When Nintendo entered the video game market with the Wii, it was obvious that the company wanted to offer a more accessible control scheme for gamers by offering motion controls. Instead of just directing analog sticks and pressing buttons, Nintendo opted for a control scheme that would hopefully seem more approachable for the average consumer. Millions of Wiis later, Sony and Microsoft want in on the action. But with these new devices comes challenges. We take a look at some of these issues that these companies might have to overcome in the future.
Sony Playstation Move:
Sony has just recently released the Playstation Move for the Playstation 3 system. At first glance, it might seem that the PS Move is a copy of the Nintendo Wii controller. On many levels it is, but Sony has taken the device to a whole new level by offering extremely accurate tracking along side superiority in graphics offered by the PS3. But will this tracking and visual upgrade offer enough differentiation between itself and the Nintendo Wii? While it should make the move from the Wii to the PS3 more natural, will it convince Wii users and those not sold on the Wii to buy a Playstation Move?
Another issue Sony will have to face is the lack of standards for each game using the Playstation Move. Some games require 1 PS Move (table tennis), while others require 2 (one for a sword, and one for a shield). Other games like Socom 4 will require 1 PS Move and one PS Move Navigator. Confused yet? I know a lot of consumers are or will be.
A great thing about the Playstation Move is that it can also track your body movement to some degree in some games. You can’t just sit on the couch and do minimal wrist movements like in say bowling like you can on the Wii. Many games will require you to get up off the couch and do a lot more accurate movements to those in real life. The problem with this concept is that obviously you will need more space to get the tracking working effectively. Those playing in a bedroom or any other area with a limit in space might be out of luck. Add in another player, and the space required is obviously larger.
Microsoft has taken probably the boldest move in motion controls by having just a Kinect camera track your whole body. You don’t have a controller with buttons or analog sticks. YOU are the controller. While the concept is fantastic, it has yet to be seen if they can match the hype behind the product and or prove that it’s fun factor trumps the practicality of this concept.
Kinect works by tracking and calculating a rough skeleton of your body on the fly. One issue with this technology is that the camera used to track is a lower resolution than what would be optimal. Tracking things like fingers to say mimic pulling a trigger on a gun will be a challenge without say at least 720p resolution of data being interpreted for motion control.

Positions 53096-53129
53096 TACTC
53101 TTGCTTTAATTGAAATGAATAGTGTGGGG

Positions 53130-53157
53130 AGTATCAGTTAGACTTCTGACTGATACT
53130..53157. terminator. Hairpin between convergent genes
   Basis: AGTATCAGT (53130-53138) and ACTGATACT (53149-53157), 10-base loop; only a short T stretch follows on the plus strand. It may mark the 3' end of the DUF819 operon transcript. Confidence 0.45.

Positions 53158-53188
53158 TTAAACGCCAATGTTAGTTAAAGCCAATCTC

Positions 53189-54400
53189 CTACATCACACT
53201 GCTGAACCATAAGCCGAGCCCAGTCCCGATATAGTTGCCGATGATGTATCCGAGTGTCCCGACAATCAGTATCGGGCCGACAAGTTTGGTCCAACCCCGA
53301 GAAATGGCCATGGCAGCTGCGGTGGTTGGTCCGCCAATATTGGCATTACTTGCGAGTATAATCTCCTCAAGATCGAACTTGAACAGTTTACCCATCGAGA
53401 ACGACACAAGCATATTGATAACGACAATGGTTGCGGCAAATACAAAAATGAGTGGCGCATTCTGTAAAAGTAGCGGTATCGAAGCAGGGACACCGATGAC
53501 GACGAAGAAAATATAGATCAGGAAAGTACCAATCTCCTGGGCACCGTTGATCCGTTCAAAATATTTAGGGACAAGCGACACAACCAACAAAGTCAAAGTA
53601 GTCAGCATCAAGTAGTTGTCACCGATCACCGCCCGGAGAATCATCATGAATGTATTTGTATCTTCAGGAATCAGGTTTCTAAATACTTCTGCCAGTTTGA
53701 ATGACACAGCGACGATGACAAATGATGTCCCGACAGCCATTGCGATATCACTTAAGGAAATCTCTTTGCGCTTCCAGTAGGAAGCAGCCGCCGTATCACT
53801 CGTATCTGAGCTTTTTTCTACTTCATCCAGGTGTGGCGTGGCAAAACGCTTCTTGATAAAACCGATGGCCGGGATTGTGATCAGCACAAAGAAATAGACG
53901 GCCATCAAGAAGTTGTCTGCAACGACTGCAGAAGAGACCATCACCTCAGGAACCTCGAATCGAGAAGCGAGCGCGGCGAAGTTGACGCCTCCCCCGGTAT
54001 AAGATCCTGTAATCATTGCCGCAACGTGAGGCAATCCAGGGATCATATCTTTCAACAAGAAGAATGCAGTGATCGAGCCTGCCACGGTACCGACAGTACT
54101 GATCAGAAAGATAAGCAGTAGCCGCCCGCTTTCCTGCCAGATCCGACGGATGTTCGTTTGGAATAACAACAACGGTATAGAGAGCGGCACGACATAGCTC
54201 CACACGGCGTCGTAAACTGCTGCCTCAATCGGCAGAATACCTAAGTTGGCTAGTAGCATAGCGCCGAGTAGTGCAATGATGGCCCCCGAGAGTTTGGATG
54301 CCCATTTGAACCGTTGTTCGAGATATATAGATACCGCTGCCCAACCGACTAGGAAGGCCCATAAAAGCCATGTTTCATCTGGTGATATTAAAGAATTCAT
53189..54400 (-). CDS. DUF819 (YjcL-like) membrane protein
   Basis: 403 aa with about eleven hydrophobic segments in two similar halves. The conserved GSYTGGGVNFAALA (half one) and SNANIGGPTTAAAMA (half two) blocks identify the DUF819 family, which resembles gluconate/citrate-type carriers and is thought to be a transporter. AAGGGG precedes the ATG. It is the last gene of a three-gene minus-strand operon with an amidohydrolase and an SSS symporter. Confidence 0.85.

There also seems to be many potential tracking variables to take in consideration when setting up Kinect. Lighting needs to be even, loose clothing can be an issue as well as height of the individual. It seems like sometimes it will track brilliantly, while other times it seems to have a hard time picking up certain individuals. Microsoft of course has time to iron things out, but they need to do so fast.
With all control schemes, there will be lag between the action taken on the controller and the response time on screen. With Kinect, an even more noticable lag seems to be an issue for many games. So much so that some games like hurdles require you to jump far before you would in real life to make it over the hurdle. Consider what might be in play here. Kinect has to calculate each point in your skeleton and convert that into workable control data for the game. But on top of that you have human lag. What do I mean? Touch your toes right now. Now imagine if all you had to do was press a button already on your finger tips to do the same thing. Standard control schemes, or at least motion control schemes that have buttons like the Playstation Move have buttons to remove this human lag that would effect anything from pulling the trigger of a gun to opening a door.
All in all, both Sony and Microsoft have some challenges ahead of them that they need to address. They both have some great potential for gamers wanting a new experience or a more accessible entry into video games, but it might not be an easy sell with some of the issues they face.